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'A New Day in New York': City Council Passes Visionary Climate Bill
By Eoin Higgins
The New York City Council passed the world's "largest single carbon reduction effort that any city, anywhere, has ever put forward" on Thursday afternoon, marking a major milestone in the fight against the climate crisis.
The Climate Mobilization Act contains 10 provisions for a greener New York.
"It's a new day," tweeted Council Speaker Corey Johnson.
Chief among the bill's provisions were regulations that directly affect city buildings.
The legislation packages together 10 separate bills and resolutions, and calls in its centerpiece bill for a 40 percent reduction in greenhouse gas emissions from city buildings. That level of reduction, and the associated costs of such a move, led real estate interests in New York to oppose the bill, which is known as Intro 1253 in the City Council.
Those efforts were unsuccessful, as the measure passed by a vote of 45-2.
Opponents of the legislation claimed it could have an adverse affect on the city's economy and lead to a drying up of jobs.
But, as HuffPost reported, that doom and gloom future is unlikely:
The new rules would create demand for more than 3,600 construction jobs per year, by one estimate, and another 4,400 jobs in maintenance, services and operations, fueled by the sheer magnitude of the investment required to meet the emissions goals.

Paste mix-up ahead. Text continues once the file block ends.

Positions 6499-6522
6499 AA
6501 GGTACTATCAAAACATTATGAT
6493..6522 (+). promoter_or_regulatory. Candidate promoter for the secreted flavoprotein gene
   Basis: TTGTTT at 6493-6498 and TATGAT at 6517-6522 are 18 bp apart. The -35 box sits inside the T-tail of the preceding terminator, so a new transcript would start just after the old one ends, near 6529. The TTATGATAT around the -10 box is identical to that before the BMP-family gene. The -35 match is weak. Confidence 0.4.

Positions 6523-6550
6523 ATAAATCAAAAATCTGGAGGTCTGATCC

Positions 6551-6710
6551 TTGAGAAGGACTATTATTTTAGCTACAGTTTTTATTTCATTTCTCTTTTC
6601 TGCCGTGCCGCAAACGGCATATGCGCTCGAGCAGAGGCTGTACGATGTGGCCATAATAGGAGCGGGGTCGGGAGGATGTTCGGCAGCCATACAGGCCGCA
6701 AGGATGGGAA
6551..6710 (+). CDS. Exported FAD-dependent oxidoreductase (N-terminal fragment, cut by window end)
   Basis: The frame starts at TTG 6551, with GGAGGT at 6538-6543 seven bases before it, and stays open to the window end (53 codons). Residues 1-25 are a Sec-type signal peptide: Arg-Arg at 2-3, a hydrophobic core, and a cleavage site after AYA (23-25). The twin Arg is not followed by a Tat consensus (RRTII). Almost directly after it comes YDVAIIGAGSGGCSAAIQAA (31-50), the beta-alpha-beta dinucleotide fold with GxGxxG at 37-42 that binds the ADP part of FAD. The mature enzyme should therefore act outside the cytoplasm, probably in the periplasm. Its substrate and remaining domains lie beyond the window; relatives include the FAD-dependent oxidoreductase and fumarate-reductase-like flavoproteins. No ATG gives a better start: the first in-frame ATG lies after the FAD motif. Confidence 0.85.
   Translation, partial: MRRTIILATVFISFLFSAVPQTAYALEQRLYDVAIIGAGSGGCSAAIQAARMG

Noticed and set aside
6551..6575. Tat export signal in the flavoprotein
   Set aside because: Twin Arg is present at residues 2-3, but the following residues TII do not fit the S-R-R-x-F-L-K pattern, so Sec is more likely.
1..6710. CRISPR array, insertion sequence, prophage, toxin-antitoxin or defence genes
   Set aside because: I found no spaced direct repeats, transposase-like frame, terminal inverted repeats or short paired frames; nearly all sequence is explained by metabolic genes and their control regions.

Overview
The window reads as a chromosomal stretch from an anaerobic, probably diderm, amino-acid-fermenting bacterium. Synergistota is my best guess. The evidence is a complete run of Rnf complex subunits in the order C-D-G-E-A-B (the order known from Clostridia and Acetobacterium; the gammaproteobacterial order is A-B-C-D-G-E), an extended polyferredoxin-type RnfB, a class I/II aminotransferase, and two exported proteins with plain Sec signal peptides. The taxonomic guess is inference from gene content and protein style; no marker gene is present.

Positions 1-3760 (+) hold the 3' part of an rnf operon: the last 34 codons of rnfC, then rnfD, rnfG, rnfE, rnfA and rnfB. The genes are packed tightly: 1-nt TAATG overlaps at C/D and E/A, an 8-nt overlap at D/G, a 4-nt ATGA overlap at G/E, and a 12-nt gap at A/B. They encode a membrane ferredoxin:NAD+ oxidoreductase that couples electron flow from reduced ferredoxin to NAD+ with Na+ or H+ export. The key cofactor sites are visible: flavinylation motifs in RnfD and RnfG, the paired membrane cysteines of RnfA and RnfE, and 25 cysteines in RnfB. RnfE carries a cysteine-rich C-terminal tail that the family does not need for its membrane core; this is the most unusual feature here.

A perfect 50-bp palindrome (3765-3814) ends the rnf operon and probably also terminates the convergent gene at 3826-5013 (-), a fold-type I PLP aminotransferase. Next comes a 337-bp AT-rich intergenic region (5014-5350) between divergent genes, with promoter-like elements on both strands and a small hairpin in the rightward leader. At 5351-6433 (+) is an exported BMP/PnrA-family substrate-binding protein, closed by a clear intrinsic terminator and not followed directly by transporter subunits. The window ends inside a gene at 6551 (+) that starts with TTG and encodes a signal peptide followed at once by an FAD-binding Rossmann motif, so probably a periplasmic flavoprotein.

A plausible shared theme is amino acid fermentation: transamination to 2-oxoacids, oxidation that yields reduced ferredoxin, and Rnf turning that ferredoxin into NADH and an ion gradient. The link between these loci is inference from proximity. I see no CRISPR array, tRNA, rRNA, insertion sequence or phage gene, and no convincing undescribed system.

According to The New York Times, buildings account for 67 percent of the city's emissions.
"We are answering the call for bold action we've heard from the [Intergovernmental Panel on Climate Change], Donald Trump's own National Climate Assessment, and the City's own panel on climate change," said Council Member Costa Constantinides, the chair of the Committee on Environmental Protection and the lead sponsor of Intro 1253.
The act is expected to be signed by Mayor Bill de Blasio, a Democrat who may be eying a run at the presidency in 2020.
"The bills will be the largest single reduction effort that any city has put forward," said City Councilman Keith Powers.
Activist groups hailed the move.
"This bold package of bills [serves] as a vivid reminder that communities at the front lines of the climate crisis are already, and must continue to be, at the forefront of solutions," said Tamara Toles O'Laughlin, the North American director for 350.org, in a statement. "New York is shaping up to be a model for real climate leadership for the rest of the country and world."
New York's move comes as the Green New Deal is gaining in popularity across the U.S. — and in Canada — and as Extinction Rebellion protesters in the U.K. are leading a week of aggressive civil disobedience against a "life-denying system."
"A climate justice movement is rising," said Rachel Rivera, a member of the activist group New York Communities for Change. "It's the beginning of a Green New Deal and it fills me with hope for our planet."
Reposted with permission from our media associate Common Dreams.
EcoWatch Daily Newsletter
By Tim Radford
The Texan city of Houston is about to grow in unexpected ways, thanks to the rising tides. So will Dallas. Real estate agents in Atlanta, Georgia; Denver, Colorado; and Las Vegas, Nevada could expect to do roaring business.
What happens when a famous school striker meets a renowned campaigner for education rights?
According to a recent National Oceanic and Atmospheric Administration (NOAA) report, the last time carbon dioxide levels were this high was 3 million years ago "when temperature was 2°–3°C (3.6°–5.4°F) higher than during the pre-industrial era, and sea level was 15–25 meters (50–80 feet) higher than today."